A Thomas Eagleton moment?

In his widely lauded Philadelphia speech, Barack Obama declared of Reverend Jeremiah Wright: “I can no more disown him than I can disown the black community.” It wasn’t quiite up to George McGovern’s expression of “1,000 percent” support for Thomas Eagleton as his running mate after revelations of his shock therapy, but it left Obama and Wright closely joined. Something about the revelation of Eagleton’s shock therapy made his ultimate dumping by McGovern inevitable. Something about Wright’s frank racism, among other things, now calls for some further response by Obama.

It’s too late for Barack Obama to have his own Sister Souljah moment with Reverend Jeremiah Wright. After Wright’s performances before the NAACP in Detroit and before the National Press Club in Washington, however, it may be time for Obama’s own Thomas Eagleton moment. As with Eagleton, the brain may be critical. As Byron York notes, Obama has heretofore confined himself to a complacent expression of disagreement with Reverend Wright, commenting with respect to Wright’s greatest hits (summarized by York and reiterated yesterday by Wright}: “They don’t represent my views and they don’t represent what this campaign is about.”

Now that Reverend Wright has expounded on the innate biological differences between whites and blacks, surely some more definitive break is called for. Obama knows that Wright is a thorough-going racist. In Dreams From My Father, Obama recalls the first sermon he heard Wright preach. It was the sermon that attracted Obama to Wright. In the sermon, as recalled by Obama, Wright condemned the society “where white folks’ greed runs a world in need.” Now we learn from Wright that it’s a cranial thing; he wouldn’t understand.

Wright’s racism casts a backward light on Obama’s original attaction to Wright. It is a racism that cannot withstand scrutiny and it is one that Obama will have to renounce in less complacent terms than the ones to which he has confined himself so far. Recall Obama’s exposition of Wright’s views in the the Philadelphia speech:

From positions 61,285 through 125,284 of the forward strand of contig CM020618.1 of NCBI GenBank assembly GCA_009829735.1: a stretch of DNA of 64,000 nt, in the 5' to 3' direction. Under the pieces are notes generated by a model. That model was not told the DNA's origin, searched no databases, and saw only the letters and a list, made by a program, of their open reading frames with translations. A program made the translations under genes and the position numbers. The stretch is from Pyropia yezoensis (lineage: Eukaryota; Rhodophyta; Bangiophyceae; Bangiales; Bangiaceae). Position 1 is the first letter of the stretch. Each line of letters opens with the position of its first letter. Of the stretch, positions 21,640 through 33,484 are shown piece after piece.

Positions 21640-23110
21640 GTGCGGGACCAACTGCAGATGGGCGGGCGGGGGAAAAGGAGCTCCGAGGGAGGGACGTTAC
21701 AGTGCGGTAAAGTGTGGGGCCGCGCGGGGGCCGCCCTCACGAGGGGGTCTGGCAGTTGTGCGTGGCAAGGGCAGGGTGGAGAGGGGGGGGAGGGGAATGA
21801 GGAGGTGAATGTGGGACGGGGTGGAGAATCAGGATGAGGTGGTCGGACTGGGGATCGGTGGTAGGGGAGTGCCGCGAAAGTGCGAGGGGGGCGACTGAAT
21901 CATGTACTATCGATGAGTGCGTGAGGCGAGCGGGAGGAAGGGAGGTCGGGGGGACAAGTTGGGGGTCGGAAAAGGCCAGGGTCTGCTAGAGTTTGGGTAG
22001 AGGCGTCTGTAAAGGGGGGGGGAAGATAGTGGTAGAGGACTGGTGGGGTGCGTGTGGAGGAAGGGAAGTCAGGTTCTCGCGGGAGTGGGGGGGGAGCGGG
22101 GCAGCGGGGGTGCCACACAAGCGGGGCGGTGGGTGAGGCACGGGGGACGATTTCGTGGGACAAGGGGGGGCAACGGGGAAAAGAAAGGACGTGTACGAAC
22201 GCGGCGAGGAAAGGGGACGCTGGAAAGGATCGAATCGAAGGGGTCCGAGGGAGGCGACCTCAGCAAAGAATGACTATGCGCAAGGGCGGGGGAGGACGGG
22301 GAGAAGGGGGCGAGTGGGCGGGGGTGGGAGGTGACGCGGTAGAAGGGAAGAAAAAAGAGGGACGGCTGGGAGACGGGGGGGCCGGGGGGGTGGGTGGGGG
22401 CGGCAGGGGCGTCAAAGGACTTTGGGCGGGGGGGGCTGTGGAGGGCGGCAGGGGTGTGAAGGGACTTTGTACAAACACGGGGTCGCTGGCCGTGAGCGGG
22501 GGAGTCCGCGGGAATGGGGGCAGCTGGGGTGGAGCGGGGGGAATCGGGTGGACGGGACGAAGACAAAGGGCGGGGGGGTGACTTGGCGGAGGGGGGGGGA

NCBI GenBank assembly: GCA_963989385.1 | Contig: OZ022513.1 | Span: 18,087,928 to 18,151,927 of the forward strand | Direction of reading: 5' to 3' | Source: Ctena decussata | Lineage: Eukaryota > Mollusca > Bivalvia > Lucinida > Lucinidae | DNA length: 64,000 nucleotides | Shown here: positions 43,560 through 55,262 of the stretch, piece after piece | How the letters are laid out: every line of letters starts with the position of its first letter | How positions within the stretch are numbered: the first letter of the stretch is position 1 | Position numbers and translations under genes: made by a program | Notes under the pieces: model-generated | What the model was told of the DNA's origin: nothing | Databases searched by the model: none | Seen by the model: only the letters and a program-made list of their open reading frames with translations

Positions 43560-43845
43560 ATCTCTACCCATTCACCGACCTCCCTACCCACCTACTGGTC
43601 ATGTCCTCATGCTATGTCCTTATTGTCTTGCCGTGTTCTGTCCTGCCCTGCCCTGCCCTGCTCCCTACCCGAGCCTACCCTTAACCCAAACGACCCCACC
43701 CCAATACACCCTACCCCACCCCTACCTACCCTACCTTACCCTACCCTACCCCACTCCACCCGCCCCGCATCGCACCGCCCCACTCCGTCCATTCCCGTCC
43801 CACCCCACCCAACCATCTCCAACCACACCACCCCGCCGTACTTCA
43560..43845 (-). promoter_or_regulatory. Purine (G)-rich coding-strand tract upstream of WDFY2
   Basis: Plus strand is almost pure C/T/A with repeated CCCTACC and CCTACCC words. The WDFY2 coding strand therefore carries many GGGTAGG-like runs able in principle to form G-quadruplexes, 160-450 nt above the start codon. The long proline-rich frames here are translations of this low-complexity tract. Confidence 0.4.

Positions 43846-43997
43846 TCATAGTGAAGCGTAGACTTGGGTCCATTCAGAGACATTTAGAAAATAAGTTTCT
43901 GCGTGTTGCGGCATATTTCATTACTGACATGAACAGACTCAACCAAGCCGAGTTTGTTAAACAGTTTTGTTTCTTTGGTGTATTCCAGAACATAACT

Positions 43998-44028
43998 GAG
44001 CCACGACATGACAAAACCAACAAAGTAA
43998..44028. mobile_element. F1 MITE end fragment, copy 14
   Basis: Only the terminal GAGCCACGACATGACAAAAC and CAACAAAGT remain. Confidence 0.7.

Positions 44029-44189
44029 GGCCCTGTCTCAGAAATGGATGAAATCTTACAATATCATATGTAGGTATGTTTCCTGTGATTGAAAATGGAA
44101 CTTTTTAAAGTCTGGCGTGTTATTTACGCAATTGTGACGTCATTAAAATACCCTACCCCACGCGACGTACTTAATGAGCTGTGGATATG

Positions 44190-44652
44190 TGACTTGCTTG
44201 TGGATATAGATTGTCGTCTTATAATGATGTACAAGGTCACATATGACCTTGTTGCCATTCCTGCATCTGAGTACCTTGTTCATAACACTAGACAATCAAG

We can dismiss Reverend Wright as a crank or a demagogue, just as some have dismissed Geraldine Ferraro, in the aftermath of her recent statements, as harboring some deep-seated racial bias.

But race is an issue that I believe this nation cannot afford to ignore right now. We would be making the same mistake that Reverend Wright made in his offending sermons about America – to simplify and stereotype and amplify the negative to the point that it distorts reality.

The fact is that the comments that have been made and the issues that have surfaced over the last few weeks reflect the complexities of race in this country that we’ve never really worked through…

It turns out, however, that Reverend Wright is indeed a crank and a demagogue. Despite Obama’s best efforts, Wright has now supplied the allegedly missing “context” in which Wright is best understood.

What would a Thomas Eagleton moment look like in the “context” supplied by Reverend Wright? It’s too late for another speech that seeks to transcend the controversy. The reemergence of Wright shows how inadequate Obama’s Philadelphia speech was to the task. Obama could resign his membership in Wright’s church, even though Obama now emphasizes that Wright is only the church’s retired pastor. Or he could forthrightly denounce Wright. Wright himself seems to be begging for such a denunciation.

It is a a consummation that Obama has carefully avoided, but it is one devoutly to be wished.


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